Beginning on September 21, 2018, the Jacquemart-André Museum is organizing an exhibition entitled Caravaggio’s Roman Period, His Friends and Enemies, that will present ten masterpieces from the Roman period of the Italian painter. Seven of these paintings have never been exhibited in France.
One of the major loans for this exhibition is the famous Lute Player (1595-1596), that is kept in the Hermitage Museum in St. Petersburg and will be presented in France for the first time. Visitors will also be able to see two paintings of the repentant Mary Magdalen that belong to private collections and will be exposed together in the same exhibition for the first time.
The organizers plan to place these paintings by Caravaggio next to the works of his other contemporaries, such as Cavaliere d’Arpino, Annibale Carracci, Orazio Gentileschi, Giovanni Baglione and Jusepe de Ribera.
The exhibition will consider not only Caravaggio’s relations with the collectors and artists of his time, but also with the poets and learned men of his century. An evocation of life in early 17th-century Rome will show the activity of the great workshops in which Caravaggio cut his teeth.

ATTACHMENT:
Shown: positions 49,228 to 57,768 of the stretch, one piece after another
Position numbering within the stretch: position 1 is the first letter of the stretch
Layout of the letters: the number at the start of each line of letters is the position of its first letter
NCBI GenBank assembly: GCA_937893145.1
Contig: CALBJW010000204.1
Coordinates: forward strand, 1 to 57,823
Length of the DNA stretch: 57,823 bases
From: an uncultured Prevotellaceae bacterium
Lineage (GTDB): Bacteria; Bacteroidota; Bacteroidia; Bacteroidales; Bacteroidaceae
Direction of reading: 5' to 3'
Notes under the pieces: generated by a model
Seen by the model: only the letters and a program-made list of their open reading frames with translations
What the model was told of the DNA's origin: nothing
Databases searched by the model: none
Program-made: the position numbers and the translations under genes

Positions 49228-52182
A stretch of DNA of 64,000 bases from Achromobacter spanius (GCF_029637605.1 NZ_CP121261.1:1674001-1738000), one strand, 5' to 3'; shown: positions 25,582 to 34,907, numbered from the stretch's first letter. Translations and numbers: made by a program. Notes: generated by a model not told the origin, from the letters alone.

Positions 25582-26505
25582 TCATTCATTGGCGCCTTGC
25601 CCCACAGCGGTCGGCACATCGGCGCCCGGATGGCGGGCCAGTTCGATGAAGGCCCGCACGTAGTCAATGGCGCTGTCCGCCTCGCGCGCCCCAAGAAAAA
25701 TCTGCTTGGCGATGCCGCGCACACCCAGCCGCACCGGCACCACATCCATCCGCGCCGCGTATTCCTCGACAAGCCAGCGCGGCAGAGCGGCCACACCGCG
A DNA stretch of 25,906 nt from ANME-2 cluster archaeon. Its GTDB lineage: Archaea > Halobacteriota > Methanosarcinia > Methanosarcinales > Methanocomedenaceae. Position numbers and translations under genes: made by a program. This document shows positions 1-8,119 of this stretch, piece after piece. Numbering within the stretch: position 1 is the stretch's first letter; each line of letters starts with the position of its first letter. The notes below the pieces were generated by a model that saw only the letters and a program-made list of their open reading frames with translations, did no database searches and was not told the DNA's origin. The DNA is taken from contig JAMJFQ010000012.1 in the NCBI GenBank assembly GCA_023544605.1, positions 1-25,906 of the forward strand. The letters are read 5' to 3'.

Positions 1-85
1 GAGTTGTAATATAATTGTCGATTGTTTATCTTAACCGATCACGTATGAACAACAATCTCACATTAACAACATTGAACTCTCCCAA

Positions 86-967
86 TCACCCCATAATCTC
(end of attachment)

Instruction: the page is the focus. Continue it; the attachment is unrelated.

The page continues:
During this period, the fiery artist met with certain people who would play a major role in his career, the Marquis Giustiniani (1564-1637), for example, and Cardinal Francesco Maria Del Monte (1549-1627), who would become his sponsors and place many commissions.
The exhibition will present the friends and supporters of Caravaggio alongside his enemies and rivals. The painter took great pride in his originality, but was imitated, to his great chagrin. And intoxicated with his success, he could not bear to be criticized. He confronted several of his contemporaries in disputes, court cases, and bloody brawls. Hotheaded and ill-tempered, he often got in fights in the taverns and streets of the Eternal City.
His career in Rome ended in 1606, when he killed Ranuccio Tomassoni in a duel. Condemned to death in absentia, the artist was forced to live in exile. After taking refuge in the Alban mountains, he went to Naples, then Malta and Sicily where he continued a pugilistic lifestyle.
Just before returning to Rome where Pope Paul V was ready to pardon him, he died suddenly in Porto Ercolo, in Tuscany, on July 18, 1610. Michelangelo Merisi, known as Caravaggio, died in the hospital of Santa Maria Ausiliatrice, doubtless of malaria. He was 38 years old.
Caravaggio’s Roman Period, His Friends and Enemies
Jacquemart-André Museum, 158 boulevard Haussmann, 75008 Paris.
Entry: 15€ (discount 9.50€)
Date: September 21, 2018 to January 28, 2019